Sunday, November 27, 2011

Look... no fender washers! (608 bearing Idler hub)

With feedback to my previous post suggesting stationary fender designs of any kind were really the wrong direction to be going to reduce belt friction, I "bit the bullet" this evening and went to work on proper hubs for my idler bearings! Here's one of my new idler hubs now fitted to my y-axis. You'll notice the absence of the large fender washers, and I'm glad to see the back of them! :)

I began by reviewing the existing designs such as this one: and this one: and even printed some of them out, but didn't like them so I devised and sketched a split hub design, did some test prints to hone in the dimensions and then knocked out a set...

I used the "Multiply" function in Skeinforge to print multiple matching pairs. Then added a dab of adhesive to the inside and clamped them up sandwiching the 608 bearing in the middle.

And here you go... a set of three idler bearings with hubs!

Backing out the threaded rods to remove the fender washers and fit the new hubs to the printer wasn't as big a job as I thought. My printer is screwed to a baseboard so nothing could move very far when I removed the threaded rods. Here's a view of the newly fitted bearing hub from a different angle. The small washers and nuts grip the center hub of the bearing, and the other rim and printed hub are free to rotate smoothly with the belt.
What has struck me is how quick and easy it has now become to devise and evolve a solution, with the combination of a simple drawing package (Sketchup) and the 3D printer at hand!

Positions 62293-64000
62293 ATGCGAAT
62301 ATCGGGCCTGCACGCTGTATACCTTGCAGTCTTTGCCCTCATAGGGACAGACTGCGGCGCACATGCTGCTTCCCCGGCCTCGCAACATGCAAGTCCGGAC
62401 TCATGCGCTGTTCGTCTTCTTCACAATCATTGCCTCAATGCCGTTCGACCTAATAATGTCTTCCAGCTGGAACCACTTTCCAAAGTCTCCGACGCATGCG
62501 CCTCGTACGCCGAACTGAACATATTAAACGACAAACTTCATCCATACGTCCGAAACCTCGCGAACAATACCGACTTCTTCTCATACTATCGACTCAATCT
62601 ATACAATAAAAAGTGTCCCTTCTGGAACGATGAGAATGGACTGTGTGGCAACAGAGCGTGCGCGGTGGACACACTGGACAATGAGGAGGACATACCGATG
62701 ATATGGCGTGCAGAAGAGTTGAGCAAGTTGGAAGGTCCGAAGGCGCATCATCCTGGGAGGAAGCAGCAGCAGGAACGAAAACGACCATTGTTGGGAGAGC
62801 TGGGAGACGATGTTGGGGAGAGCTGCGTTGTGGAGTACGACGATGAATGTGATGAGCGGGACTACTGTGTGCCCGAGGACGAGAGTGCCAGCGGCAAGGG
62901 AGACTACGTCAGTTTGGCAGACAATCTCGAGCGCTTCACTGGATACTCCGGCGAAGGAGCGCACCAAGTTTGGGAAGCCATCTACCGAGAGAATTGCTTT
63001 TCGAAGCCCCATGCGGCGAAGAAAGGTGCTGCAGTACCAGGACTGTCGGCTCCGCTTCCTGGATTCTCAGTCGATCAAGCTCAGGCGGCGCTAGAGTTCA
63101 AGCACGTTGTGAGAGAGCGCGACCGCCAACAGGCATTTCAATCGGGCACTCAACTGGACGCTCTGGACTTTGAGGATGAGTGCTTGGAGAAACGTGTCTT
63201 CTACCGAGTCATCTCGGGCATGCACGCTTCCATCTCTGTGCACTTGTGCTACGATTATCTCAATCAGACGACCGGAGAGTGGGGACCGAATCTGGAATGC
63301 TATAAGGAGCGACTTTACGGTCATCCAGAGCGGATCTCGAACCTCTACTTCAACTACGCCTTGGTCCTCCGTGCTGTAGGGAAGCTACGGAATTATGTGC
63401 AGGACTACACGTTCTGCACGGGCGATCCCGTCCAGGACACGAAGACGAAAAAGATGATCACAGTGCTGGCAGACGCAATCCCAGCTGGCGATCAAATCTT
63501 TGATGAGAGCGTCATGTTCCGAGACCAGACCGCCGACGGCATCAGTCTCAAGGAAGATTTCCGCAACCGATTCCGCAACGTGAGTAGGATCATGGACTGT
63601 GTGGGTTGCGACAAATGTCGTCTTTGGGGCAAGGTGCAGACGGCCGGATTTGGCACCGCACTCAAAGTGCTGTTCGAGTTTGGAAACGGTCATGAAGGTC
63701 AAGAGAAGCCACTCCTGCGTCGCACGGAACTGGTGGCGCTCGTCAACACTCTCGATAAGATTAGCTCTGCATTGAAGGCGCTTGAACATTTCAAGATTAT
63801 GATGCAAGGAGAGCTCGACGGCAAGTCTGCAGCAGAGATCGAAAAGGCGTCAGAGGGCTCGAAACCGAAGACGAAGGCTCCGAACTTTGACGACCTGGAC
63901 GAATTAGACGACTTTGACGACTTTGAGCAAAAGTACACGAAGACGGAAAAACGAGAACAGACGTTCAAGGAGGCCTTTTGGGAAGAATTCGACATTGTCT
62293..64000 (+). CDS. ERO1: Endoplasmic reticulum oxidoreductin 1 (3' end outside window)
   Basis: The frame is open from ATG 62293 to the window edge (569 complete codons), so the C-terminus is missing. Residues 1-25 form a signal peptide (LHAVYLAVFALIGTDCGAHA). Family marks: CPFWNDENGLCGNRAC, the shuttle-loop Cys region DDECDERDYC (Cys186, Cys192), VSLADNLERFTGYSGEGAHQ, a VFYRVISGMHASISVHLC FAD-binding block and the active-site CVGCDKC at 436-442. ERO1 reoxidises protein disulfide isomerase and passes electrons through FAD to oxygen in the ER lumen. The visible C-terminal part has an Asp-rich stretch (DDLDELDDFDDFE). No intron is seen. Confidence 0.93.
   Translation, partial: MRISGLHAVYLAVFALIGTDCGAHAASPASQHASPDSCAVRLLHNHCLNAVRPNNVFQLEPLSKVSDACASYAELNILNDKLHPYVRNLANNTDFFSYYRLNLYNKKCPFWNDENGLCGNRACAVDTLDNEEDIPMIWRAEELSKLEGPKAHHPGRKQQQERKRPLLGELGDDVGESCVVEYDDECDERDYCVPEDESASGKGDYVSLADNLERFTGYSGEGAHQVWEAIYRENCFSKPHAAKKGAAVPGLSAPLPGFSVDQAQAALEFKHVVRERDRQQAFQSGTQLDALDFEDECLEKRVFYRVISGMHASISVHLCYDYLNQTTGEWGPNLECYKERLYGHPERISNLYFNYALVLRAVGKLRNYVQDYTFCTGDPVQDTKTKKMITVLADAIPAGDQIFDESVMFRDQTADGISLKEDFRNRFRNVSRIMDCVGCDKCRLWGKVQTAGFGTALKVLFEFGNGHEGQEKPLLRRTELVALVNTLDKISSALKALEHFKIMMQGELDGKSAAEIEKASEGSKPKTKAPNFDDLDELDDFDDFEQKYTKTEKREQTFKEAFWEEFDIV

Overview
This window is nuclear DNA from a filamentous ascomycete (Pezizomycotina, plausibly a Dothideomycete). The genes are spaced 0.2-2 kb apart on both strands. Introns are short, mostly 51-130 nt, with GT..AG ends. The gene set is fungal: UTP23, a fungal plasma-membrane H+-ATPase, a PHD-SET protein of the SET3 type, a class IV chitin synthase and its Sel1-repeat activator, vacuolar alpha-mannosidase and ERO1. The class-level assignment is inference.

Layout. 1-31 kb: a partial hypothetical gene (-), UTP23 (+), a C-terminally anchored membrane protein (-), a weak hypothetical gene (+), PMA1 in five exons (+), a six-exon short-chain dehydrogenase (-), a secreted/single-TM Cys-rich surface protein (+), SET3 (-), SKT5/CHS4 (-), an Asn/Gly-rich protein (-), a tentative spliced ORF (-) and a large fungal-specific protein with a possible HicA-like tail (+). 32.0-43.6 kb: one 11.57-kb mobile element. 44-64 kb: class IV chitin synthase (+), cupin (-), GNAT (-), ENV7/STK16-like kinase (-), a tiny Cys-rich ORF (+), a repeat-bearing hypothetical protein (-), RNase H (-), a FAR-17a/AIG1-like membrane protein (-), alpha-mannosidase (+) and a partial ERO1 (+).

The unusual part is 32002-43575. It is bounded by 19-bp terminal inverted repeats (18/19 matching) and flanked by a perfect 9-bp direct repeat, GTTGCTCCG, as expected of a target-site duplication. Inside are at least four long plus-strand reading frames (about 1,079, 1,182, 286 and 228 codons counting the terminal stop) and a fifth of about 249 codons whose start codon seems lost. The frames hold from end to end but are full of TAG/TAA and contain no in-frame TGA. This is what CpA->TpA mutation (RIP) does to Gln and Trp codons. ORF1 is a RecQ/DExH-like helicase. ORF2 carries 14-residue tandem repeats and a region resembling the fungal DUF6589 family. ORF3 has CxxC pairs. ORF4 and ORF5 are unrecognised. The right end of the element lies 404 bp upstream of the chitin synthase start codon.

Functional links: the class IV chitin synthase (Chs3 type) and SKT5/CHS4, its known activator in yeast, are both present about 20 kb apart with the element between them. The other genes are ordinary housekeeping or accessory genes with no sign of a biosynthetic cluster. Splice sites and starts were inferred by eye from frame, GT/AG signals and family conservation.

(I'll throw the Sketchup file for the hub design up on Thingiverse in a while. There are many hub solutions, even similar to this one I expect, out there, but no harm is sharing this one also.)



  1. That works, but I use a much simpler and more reliable solution... Ditch the guide altogether and just use two 608's side by side. You can see an example on my MendelMax at

    The belt is 6mm wide, the pulleys side by side are 14mm, so plenty wide enough to keep the belt from wondering off. Yes, this adds an additional vitamin, but it is one you probably already have and if not they are only $.50 each, and this design is more reliable than printed parts in my experience.

  2. Hi Max, that's a good solution too. Your frame is proably a lot more rigid, well aligned and square, than my repstrap. I might try your approach another time and see how far the belt would drift! I don't feel like taking those rods all the way out and back in again now! :-)